Administrators and curators often speak different languages. The director of the Graham Foundation is fluent in both, as she has proven by spearheading Chicago’s inaugural architectural biennial.


Make no mistake: Sarah Herda is not a curator. Though she organized the inaugural Chicago Architecture Biennial in 2015 and serves as director of the city’s Graham Foundation, which hosts three exhibitions a year, one of which originates at the institution, Herda has long shunned that particular title. “I prefer ‘exhibition maker,’” explains the inveterate multitasker, but she pauses to rethink the nomenclature. Most standard job titles fail to convey the full scope of her professional responsibilities: “I also happen to be very involved in the audits and taxes.”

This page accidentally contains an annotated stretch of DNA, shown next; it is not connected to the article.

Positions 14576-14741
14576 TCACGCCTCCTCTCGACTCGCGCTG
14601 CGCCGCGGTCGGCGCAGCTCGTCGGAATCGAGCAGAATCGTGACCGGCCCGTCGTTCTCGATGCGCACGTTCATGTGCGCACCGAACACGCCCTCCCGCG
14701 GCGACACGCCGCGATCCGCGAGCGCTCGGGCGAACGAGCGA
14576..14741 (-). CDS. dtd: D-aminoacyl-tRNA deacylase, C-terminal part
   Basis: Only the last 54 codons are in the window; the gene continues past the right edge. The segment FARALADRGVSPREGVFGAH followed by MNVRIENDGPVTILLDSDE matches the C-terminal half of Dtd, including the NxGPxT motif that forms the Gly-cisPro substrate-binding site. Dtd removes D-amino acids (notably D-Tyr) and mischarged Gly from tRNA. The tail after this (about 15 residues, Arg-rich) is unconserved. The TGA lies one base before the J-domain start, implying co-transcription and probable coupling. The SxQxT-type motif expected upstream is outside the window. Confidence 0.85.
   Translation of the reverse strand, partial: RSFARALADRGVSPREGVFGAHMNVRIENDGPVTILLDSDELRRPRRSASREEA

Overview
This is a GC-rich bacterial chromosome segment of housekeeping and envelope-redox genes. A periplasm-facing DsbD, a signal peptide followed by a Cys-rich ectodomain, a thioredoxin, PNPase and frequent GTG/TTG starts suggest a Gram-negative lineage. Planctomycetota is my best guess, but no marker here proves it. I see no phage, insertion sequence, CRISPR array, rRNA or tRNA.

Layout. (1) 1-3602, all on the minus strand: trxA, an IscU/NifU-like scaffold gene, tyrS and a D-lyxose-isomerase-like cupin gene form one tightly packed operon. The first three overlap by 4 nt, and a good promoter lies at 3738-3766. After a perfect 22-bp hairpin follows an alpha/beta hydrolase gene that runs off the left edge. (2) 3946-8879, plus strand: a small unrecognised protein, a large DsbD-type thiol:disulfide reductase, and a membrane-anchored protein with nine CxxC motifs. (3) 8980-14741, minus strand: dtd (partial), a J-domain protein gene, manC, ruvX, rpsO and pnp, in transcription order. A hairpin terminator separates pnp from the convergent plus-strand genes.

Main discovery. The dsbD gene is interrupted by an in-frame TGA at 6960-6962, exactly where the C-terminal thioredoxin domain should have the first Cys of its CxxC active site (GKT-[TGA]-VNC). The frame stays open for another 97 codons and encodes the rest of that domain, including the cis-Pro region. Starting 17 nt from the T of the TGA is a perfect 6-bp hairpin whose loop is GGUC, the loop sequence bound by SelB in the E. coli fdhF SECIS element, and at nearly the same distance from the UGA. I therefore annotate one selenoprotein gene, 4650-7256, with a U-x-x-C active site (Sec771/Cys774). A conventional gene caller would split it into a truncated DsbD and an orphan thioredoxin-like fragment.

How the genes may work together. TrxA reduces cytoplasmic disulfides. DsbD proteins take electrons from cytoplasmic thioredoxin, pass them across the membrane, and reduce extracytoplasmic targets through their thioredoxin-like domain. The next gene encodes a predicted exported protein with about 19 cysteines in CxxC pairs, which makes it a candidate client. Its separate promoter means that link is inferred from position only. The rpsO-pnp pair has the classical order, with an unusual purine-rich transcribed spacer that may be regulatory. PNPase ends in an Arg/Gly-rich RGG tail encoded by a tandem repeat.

After years of pondering such honorifics, Herda simply created her own for the Chicago Architecture Biennial. Having worn many hats at some of the most influential nonprofits, think tanks, and galleries in the American architectural milieu, she devised a title that seemingly explains it all. In her capacity as co-artistic director of the 2015 biennial—she shared the billing with architect and editor Joseph Grima—Herda oversaw multiple facets of the exhibition. Together, the directorial duo selected the 130-odd participating architects and artists, supervised installation, and developed off-site programming. Just as crucially, they saw to a whole host of other numerous departments, including fund-raising (the pair supported Chicago’s Department of Cultural Affairs and Special Events and the Mayor’s Office in securing venues and raising the biennial’s $5 million budget). Herda doesn’t hesitate to draw on her wide range of skills in order to get things done. “I feel that’s really important,” she says. “Sometimes things get siloed, like there’s administration and then there’s curatorial. I’ve always worked in organizations where that’s all connected.”

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